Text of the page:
September 22, 2021

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With falling unemployment and wages, the Delta variant is clearly “scaring customers”

With falling unemployment and wages, the Delta variant is clearly “scaring customers”

Yahoo Finance’s Javier David reports on the August employment report, the Delta variant, and why the consumer isn’t spending as much.
The usual summer lull – and a particularly relentless virus – clearly put US job creation to the test last month.

The market’s most followed high-frequency data series was an absolute disappointment in August, with new jobs reaching 235,000, about a third of consensus market expectations and well below the July success reading. It dampened Wall Street’s almost unbridled enthusiasm and set the stage for the next Federal Reserve policy meeting.

As has been the case for much of the past couple of years, the resurgence of the pandemic was a force multiplier behind the weak August payrolls. Greg Daco of Oxford Economics told Yahoo Finance Live that “a combination of factors” – including COVID-19 – was leading to softer job creation. He added that it could even create a self-fulfilling prophecy leading to an economic slowdown, “which weighs on people’s ability to spend because it weighs on income.”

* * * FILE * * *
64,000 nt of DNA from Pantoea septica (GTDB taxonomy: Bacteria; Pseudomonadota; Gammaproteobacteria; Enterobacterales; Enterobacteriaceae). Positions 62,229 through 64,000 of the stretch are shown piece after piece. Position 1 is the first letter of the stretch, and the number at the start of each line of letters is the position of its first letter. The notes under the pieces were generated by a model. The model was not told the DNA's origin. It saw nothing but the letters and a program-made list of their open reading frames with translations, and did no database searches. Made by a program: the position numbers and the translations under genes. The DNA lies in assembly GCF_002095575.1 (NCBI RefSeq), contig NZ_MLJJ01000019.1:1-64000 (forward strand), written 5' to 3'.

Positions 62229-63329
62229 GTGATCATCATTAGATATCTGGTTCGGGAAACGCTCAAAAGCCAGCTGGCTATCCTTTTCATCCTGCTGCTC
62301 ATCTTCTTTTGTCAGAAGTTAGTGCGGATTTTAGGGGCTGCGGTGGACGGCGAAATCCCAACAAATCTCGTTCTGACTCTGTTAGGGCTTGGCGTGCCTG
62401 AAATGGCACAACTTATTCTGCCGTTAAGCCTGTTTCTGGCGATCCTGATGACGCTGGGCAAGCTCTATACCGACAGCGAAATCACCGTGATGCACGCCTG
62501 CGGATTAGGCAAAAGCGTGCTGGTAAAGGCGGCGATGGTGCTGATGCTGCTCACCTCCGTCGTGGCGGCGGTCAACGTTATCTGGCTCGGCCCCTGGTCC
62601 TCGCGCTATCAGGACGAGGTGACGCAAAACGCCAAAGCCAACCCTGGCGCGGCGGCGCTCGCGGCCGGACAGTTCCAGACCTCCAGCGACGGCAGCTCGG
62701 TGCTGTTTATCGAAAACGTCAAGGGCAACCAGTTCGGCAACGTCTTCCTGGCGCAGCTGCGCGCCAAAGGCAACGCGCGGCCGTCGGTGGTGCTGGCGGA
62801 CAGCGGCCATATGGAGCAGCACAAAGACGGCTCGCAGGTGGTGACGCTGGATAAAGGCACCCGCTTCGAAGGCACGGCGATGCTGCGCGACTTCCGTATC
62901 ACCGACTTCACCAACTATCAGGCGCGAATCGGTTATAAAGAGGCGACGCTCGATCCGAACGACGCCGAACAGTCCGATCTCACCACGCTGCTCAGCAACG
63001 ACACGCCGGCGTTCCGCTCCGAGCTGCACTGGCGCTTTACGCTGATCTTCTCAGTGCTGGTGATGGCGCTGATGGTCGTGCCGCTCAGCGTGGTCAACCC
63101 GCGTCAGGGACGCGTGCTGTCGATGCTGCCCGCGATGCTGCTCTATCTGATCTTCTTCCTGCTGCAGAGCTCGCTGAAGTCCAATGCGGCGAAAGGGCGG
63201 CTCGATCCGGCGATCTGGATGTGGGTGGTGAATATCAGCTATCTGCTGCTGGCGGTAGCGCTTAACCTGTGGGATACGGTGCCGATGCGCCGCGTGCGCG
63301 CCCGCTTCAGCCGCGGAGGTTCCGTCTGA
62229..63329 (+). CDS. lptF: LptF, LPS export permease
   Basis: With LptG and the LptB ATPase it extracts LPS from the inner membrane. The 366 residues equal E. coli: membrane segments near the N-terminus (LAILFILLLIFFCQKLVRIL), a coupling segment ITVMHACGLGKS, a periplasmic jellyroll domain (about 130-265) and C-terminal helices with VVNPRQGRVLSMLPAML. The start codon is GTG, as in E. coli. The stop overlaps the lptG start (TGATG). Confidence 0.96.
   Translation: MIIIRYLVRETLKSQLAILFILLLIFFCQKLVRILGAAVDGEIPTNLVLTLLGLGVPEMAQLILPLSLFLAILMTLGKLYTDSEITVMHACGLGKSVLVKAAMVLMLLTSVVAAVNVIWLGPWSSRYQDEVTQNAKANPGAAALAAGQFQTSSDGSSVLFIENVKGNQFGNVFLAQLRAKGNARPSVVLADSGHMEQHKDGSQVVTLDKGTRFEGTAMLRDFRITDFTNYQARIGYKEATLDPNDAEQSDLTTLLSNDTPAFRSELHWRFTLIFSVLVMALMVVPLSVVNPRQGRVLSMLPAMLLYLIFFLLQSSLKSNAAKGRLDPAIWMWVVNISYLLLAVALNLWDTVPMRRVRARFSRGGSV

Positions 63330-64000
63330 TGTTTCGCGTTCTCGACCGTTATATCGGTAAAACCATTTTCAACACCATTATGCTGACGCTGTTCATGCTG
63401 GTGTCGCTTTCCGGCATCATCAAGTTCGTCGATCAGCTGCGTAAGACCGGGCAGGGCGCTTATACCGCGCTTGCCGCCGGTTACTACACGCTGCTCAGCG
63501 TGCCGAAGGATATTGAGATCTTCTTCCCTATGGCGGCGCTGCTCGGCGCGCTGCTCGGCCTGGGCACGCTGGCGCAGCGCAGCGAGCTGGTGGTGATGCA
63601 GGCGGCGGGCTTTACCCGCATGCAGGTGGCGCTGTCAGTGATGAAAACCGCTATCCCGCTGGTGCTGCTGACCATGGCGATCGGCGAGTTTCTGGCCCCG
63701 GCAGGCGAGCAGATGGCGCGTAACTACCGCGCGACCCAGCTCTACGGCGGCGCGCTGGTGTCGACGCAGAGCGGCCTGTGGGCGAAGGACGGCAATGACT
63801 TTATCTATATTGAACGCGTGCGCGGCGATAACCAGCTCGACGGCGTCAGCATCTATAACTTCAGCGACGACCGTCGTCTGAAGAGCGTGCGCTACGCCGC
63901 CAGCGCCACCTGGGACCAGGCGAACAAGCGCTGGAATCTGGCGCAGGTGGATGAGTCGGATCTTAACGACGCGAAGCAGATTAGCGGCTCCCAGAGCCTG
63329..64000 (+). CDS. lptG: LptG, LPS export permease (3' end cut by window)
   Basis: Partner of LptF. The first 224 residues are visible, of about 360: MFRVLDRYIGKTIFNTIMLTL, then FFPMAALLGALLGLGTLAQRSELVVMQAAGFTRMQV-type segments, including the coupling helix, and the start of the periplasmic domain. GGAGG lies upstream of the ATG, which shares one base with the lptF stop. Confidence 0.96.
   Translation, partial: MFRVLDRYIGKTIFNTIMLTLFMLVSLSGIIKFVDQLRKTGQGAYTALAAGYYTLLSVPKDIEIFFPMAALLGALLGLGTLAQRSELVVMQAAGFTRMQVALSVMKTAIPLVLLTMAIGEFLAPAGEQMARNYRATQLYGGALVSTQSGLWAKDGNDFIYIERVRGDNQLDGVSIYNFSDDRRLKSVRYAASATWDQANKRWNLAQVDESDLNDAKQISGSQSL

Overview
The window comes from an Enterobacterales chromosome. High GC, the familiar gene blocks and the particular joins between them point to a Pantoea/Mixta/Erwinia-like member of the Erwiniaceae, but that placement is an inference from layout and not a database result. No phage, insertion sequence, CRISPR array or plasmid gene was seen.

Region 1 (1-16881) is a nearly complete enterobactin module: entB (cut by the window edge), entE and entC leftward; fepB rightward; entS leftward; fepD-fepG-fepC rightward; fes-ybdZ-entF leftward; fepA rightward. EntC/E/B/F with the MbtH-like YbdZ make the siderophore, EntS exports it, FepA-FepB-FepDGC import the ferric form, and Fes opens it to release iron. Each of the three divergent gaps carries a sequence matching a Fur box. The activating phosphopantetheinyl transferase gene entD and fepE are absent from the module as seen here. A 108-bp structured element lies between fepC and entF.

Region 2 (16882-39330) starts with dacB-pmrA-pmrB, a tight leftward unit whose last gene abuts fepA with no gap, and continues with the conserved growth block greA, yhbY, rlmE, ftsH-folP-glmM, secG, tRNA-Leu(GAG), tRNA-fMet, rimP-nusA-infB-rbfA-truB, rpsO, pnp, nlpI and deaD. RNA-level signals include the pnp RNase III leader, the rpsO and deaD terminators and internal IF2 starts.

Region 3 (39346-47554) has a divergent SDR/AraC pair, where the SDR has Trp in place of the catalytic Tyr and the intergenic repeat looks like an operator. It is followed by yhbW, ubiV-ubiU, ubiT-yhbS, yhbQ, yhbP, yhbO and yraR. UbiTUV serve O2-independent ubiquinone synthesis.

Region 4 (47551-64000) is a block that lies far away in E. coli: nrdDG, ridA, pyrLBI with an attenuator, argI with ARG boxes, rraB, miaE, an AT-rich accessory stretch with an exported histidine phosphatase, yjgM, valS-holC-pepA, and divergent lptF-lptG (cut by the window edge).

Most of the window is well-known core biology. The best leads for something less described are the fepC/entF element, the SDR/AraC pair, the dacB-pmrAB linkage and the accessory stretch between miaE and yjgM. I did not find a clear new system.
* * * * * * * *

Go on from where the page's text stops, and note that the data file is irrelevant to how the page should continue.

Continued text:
Already, the dark readings of consumer sentiment have become a canary in that particular coal mine. At the very least, the report questions the Fed’s plans to placate the economy with stimulating bond purchases (which, depending on who you ask, could be a good thing or a bad thing).

Yet, under the hood of the US economy’s work machine, there were at least a couple of reasons to encourage it.

First, the unemployment rate fell to 5.2%, even as the labor force participation rate stopped at 61.7% and previous months of job gains were revised upwards. During previous downturns, manufacturing jobs have been leading at a loss, but the sector has been among the best during this recovery, adding 37,000 positions last month.

The strength of the household survey, as well as earnings among underemployed workers, were a reflection of what Goldman Sachs called “overall employment improvement and a small decline in the number of part-time workers for economic reasons.” Meanwhile, “the number of permanent losers decreased by 443,000 to 2,487 [million]”, the bank added.